infection. He didn’t make a sound.
“Having teeth pulled, stitches without anesthetic … they didn’t
cry or moan. They let us do our work and were so thankful,” said
“I was amazed at how tough all the people were,” said Amy.
The Kenyans may have endured pain stoically, but the Simpsons
witnessed many instances of raw emotion, especially involving the
eyeglasses station. Sarah saw a woman cry when she received glasses
that allowed her to see clearly for the first time in her life. She
also saw an older man, who had walked miles to reach the clinic,
break down in tears after learning they’d already given away the
last pair of glasses.
In the United States, eyeglasses are fairly easy to come by, but
that’s not the case in rural Kenya. A 2009 study found that the
ophthalmologist-to-person ratio in sub-Saharan Africa is one to 1
million. Most causes of blindness in Kenya are preventable, but the
lack of resources makes eye health a significant problem.
“It’s amazing what a simple pair of eyeglasses can do,” said Amy.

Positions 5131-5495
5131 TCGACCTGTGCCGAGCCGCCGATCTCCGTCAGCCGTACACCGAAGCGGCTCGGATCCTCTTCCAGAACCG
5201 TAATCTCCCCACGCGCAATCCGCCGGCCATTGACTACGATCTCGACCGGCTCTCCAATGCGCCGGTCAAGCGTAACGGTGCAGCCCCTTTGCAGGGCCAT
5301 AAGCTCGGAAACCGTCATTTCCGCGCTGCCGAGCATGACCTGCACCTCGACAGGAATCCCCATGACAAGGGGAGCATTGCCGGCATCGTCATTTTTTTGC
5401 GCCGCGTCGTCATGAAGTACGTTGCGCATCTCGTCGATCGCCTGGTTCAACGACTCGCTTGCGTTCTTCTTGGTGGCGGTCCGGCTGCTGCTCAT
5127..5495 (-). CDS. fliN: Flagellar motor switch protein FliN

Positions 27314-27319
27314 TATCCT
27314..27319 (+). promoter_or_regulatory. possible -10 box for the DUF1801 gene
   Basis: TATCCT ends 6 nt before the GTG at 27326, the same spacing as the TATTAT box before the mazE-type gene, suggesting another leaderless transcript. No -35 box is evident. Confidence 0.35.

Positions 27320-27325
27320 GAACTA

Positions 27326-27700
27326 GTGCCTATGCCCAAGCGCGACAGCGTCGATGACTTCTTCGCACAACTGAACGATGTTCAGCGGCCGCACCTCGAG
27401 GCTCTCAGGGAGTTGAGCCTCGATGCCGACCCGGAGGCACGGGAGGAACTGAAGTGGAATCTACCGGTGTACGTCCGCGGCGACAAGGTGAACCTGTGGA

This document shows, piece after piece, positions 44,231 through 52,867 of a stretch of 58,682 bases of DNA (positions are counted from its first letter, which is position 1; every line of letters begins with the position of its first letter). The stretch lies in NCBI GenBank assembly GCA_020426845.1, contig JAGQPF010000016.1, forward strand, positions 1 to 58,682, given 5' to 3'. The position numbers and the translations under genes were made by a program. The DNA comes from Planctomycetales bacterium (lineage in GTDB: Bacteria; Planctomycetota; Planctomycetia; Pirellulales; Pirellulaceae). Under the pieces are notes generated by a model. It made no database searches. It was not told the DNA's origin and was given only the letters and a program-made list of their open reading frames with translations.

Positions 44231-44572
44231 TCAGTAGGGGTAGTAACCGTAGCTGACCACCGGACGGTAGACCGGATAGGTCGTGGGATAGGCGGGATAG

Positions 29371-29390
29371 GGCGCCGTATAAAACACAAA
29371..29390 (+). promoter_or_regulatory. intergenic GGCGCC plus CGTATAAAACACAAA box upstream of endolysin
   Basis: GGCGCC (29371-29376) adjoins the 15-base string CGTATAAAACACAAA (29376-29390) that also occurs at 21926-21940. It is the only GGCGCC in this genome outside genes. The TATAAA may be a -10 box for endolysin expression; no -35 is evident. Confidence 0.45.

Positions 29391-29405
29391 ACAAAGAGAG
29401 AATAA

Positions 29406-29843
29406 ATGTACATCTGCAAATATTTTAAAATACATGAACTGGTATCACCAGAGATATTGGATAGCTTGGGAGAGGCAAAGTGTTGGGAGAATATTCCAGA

“One of the most rewarding parts of the trip was the eyeglasses
It was these and other experiences that solidified Sarah’s and
Amy’s decision to become osteopathic physicians and to practice
“I realized I can be doing more in my life to help people,” said
“Being there and seeing medicine at a raw level, it was amazing,”
said Sarah. “It helped me realize that I wanted to be a doctor to
help people, which is the most fundamental reason people should
become physicians. To help people and understand what that feels
like, it’s gratifying.”
Although Chris Simpson, D.O., Ph.D., and Martha Simpson, D.O.,
M.B.A., who have since retired from the Heritage College, never